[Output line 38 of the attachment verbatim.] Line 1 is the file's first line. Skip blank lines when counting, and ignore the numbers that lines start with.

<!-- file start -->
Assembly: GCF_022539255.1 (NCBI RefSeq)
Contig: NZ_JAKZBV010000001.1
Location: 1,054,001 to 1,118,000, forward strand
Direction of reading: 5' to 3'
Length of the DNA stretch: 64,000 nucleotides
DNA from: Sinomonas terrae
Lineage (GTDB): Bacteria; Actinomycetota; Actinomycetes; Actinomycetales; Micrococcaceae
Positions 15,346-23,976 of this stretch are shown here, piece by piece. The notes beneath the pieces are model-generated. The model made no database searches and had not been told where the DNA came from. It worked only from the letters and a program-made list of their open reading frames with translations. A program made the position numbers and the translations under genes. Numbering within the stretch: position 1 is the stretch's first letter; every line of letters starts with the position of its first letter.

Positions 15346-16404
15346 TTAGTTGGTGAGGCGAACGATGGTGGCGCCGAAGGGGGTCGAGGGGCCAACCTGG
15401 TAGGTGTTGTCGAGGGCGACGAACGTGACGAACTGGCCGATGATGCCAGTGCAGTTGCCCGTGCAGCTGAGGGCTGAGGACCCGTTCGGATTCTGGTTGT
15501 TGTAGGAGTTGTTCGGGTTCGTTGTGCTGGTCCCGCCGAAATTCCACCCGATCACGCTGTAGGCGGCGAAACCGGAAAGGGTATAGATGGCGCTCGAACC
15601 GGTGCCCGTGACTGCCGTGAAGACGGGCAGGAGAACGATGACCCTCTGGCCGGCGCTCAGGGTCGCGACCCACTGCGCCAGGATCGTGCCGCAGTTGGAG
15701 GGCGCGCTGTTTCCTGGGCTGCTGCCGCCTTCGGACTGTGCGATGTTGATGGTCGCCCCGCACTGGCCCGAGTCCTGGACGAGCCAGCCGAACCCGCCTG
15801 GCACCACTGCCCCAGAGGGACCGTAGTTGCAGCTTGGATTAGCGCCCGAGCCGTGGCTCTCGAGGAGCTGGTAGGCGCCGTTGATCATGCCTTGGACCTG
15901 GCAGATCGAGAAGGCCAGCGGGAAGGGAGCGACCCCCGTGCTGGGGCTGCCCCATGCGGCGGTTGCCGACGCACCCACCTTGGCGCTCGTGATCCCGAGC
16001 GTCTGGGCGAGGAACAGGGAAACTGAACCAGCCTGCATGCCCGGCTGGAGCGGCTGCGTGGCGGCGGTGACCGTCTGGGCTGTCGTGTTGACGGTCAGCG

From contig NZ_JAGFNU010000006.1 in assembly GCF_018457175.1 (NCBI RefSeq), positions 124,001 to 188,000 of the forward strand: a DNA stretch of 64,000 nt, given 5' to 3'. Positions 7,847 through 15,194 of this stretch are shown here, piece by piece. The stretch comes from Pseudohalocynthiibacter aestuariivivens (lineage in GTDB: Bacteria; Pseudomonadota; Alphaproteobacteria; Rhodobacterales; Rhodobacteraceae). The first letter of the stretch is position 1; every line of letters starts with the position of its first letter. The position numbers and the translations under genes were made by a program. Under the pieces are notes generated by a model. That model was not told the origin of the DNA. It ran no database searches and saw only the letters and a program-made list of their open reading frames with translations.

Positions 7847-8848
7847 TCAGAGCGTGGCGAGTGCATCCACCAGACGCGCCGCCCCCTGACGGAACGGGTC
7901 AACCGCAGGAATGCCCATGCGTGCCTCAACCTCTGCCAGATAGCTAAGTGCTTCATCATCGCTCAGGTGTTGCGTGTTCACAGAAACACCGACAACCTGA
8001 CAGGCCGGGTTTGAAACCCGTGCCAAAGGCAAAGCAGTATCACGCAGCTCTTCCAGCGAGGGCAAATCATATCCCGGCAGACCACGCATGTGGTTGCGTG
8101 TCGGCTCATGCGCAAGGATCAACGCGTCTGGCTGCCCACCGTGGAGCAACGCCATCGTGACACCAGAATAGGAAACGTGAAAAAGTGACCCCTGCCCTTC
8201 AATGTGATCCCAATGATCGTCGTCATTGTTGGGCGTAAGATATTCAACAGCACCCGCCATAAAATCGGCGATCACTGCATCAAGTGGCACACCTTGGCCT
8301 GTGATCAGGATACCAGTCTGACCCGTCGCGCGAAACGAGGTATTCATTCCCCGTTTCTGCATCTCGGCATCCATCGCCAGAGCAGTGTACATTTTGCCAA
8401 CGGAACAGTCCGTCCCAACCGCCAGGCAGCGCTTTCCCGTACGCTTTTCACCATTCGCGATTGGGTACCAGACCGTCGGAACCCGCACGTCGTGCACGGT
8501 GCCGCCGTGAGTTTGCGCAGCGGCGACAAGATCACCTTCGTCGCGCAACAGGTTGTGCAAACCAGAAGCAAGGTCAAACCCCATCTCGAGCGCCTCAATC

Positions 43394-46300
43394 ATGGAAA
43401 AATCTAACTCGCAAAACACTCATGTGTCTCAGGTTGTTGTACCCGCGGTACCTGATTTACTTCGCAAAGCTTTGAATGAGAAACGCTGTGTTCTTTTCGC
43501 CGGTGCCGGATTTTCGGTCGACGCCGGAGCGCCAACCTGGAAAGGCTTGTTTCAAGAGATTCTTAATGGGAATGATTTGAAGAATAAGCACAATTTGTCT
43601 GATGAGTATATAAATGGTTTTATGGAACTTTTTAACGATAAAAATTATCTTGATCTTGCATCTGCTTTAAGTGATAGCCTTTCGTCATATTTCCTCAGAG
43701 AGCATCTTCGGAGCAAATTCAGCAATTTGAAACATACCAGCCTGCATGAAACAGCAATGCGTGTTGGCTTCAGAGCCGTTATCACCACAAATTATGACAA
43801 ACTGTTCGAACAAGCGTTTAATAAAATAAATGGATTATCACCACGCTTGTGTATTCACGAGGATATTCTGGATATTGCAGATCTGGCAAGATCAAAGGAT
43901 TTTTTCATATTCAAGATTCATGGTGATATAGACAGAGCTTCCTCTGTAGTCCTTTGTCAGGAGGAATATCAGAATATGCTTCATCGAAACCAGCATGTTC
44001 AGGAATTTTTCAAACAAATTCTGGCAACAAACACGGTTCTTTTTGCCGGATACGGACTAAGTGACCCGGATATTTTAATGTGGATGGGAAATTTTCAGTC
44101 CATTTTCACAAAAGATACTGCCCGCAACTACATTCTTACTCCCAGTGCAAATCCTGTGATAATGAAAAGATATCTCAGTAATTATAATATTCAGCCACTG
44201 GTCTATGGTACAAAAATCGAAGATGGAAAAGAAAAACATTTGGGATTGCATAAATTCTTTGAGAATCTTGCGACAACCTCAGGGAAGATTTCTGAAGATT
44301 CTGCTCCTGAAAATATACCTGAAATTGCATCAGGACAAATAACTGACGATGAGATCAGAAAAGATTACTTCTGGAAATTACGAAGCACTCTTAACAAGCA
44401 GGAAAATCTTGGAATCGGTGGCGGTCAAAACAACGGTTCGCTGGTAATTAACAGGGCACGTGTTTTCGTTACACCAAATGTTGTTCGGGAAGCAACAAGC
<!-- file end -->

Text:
44201 GTCTATGGTACAAAAATCGAAGATGGAAAAGAAAAACATTTGGGATTGCATAAATTCTTTGAGAATCTTGCGACAACCTCAGGGAAGATTTCTGAAGATT